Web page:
Top experts tell us more about this role in their own words
A graphic designer is a problem solver. Essentially, their job is to find visual solutions that transmit ideas and concepts. To do so, they use programs such as Photoshop, Illustrator, Indesign, and After Effects, and often collaborate with advertisers, journalists, marketing directors, and many others.
A graphic designer can develop a wide range of products and services of varying levels of complexity: from an exhibition poster to the entire visual identity of a new brand, from magazines and books to logos, packaging, illustrations, and prints. The list is never-ending. They are experts in applying their creativity to the project in question’s needs and characteristics.
For Sagi Haviv (@sagi)–who is a partner at branding and design studio, Chermayeff & Geismar & Haviv–one of the essential qualities of a designer is the ability to come up with new ideas. "Having ideas is at the heart of our work," he says. The more information, skills, and references a designer carries in their backpack, the better.
Each project requires a different skill set. A magazine cover, for example, requires a designer to have a good understanding of typography and color theory, but, perhaps most importantly, know how to prioritize information. On the other hand, when working on packaging, their focus is on materials, textures, and volumes. The project requires creating a more implicit message and focusing on aesthetic appeal.
Designer, typographer, and artist, Pepe Gimeno (@pepepegimeno), who teaches The Laws of Visual Perception: Unit, Weight, Balance and Movement, considers the tasks carried out by a graphic designer as forming a bridge between two worlds: on one side, we have tasks to do with strategy and concept–such as marketing, communication, and advertising–and then we have those linked to visual perception–such as illustration, photography, and art in general. "This makes this professional profile very special. I would say that how we use typography is what distinguishes us. That's what makes us special," he adds.
Leire Fernández and Eduardo Herrera (@leireyeduardo), who lecture at the University of the Basque Country and teach the course, Design to Communicate, highlight another aspect of this profession: controlling meaning. "Our work consists of organizing content visually by choosing and combining different signs and symbols.”
The most common skills
Some of the most common technical skills that a graphic designer will have are:
- Proficiency in Adobe Creative Suite
- Photo editing
- Layout design
- Social media
- Project management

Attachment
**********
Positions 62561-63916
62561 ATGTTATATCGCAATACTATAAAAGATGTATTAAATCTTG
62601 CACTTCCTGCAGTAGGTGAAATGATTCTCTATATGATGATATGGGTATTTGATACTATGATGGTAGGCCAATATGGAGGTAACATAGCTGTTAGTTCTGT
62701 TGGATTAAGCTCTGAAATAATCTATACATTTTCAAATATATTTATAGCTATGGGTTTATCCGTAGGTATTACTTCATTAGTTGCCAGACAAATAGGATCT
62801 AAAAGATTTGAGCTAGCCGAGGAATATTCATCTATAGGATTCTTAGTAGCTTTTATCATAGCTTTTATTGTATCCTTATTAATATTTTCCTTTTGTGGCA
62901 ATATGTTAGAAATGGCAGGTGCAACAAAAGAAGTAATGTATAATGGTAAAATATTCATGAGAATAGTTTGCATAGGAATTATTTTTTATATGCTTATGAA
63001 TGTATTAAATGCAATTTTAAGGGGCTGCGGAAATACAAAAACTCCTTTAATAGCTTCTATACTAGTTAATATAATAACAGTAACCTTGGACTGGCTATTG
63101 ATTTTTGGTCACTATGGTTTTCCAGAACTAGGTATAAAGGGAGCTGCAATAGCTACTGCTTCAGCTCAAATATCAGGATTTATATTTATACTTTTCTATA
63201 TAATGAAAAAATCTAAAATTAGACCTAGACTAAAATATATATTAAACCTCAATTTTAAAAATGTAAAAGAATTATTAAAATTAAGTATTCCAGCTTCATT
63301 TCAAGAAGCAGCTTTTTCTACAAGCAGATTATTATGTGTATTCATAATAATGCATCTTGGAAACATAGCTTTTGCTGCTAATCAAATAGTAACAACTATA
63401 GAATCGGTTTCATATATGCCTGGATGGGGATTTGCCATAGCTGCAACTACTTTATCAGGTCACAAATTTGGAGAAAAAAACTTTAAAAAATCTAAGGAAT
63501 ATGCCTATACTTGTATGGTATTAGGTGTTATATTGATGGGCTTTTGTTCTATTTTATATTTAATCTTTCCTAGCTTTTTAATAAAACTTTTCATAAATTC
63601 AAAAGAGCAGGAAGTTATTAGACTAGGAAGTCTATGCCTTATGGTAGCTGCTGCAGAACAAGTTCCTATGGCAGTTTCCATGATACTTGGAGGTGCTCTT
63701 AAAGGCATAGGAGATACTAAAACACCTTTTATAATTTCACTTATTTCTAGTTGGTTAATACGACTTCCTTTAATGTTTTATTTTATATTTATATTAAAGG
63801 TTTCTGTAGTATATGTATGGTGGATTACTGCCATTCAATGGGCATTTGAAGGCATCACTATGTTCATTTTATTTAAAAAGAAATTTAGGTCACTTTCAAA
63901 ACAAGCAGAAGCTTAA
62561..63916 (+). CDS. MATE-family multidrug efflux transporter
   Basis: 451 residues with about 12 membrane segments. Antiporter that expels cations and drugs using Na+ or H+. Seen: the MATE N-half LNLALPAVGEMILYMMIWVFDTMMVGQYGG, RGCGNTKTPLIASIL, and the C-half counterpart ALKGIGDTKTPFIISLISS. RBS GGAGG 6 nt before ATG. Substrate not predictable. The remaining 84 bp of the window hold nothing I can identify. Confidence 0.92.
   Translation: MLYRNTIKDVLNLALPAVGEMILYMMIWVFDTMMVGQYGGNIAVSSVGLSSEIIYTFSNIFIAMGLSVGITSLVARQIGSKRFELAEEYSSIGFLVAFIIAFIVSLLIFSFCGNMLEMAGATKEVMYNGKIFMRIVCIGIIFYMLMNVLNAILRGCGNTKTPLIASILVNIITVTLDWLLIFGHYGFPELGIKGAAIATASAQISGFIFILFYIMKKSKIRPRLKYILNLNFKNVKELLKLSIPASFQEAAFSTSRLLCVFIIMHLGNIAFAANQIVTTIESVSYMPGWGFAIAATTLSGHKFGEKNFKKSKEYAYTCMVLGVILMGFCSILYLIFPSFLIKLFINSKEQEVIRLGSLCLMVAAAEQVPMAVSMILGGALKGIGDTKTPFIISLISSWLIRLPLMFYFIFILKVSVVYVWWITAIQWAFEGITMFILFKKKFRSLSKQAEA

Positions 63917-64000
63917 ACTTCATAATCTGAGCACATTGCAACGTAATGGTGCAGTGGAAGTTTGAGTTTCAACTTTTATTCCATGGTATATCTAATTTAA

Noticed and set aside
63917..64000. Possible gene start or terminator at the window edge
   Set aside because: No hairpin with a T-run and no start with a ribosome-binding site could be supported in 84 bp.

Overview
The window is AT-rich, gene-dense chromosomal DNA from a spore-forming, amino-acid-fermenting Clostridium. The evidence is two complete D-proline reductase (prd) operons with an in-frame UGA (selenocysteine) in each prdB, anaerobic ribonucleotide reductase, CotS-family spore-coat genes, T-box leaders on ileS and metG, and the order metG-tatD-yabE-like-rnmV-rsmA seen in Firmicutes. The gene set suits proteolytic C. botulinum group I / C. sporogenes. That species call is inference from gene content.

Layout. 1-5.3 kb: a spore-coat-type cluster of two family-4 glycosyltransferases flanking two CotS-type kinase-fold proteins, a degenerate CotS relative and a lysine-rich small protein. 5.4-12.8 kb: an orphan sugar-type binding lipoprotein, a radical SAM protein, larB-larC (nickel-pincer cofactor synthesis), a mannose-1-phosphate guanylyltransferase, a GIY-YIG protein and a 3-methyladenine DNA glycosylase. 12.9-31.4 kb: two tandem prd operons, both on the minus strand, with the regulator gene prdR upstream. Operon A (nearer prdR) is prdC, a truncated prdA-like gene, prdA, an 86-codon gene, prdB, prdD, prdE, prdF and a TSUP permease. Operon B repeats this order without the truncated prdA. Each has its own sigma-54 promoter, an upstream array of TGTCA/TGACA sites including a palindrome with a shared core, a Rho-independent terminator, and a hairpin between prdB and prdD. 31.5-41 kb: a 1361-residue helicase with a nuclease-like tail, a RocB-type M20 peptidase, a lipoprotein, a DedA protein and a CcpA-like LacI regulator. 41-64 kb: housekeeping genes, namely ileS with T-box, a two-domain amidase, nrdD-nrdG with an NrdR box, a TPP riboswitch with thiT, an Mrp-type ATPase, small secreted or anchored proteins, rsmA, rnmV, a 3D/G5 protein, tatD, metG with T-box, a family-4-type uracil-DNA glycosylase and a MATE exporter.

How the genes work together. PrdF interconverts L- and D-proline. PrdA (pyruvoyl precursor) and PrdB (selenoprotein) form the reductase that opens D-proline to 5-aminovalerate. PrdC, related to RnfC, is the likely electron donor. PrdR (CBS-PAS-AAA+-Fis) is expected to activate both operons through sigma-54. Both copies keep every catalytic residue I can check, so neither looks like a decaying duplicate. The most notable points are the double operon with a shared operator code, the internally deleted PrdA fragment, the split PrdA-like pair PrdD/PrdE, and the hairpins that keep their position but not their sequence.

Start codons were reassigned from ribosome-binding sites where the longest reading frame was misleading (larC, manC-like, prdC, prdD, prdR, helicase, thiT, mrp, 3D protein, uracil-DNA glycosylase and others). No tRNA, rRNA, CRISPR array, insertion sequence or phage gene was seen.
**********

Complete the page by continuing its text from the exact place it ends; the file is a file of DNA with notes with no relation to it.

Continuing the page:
The most common tasks
The most common tasks that a graphic designer will carry out are:
- Creation of printed graphic pieces such as posters, brochures, business cards, postcards, packages, etc.
- Digital publishing for websites, blogs, and social networks.
- Development of logos and visual identities
- Layout of digital and print publications
- Art direction
Ways of working
A designer usually works in three different ways: at a public or private company, at an agency, or as a freelancer. Each setup has its pros and cons, and it is up to the professional to decide which way of working best suits their profile and goals.
When working at a company, the graphic designer produces exclusive creative work. In the case of a shoe brand, for example, they may be responsible for coming up with the concept of a campaign, researching materials, the packaging, the website, social media content, etc. It is necessary to be able to multitask. One of the advantages of this set–up is the stability it offers. It gives you the option to get to know your niche over time so that you become an expert.
At an agency, the designer develops projects for his employer's clients. As a result, you’ll work on a larger variety of projects, and there will be greater demand. Deadlines tend to be tighter and, although the role of each designer tends to be more specialized, it is common to have to work on several projects at the same time. If you like a fast-past, ever-changing routine, this job is for you. For those who prefer to plan ahead and avoid last-minute changes, this may not be a good option.
Last but not least: freelancers. Most freelancers work from home and have the advantage of being able to set their own schedule and select the clients and projects they want to work on. But it's not all smooth sailing. Being your own boss requires great discipline and a good portfolio of clients, which can take time to build up. It is also important to take into account the financial instability that comes with working without a contract and worry about other aspects of the profession, such as advertising, taxes, covering costs of materials, etc.
If you enjoyed this article and want to learn more about becoming a graphic designer, check out Domestika’s graphic design courses.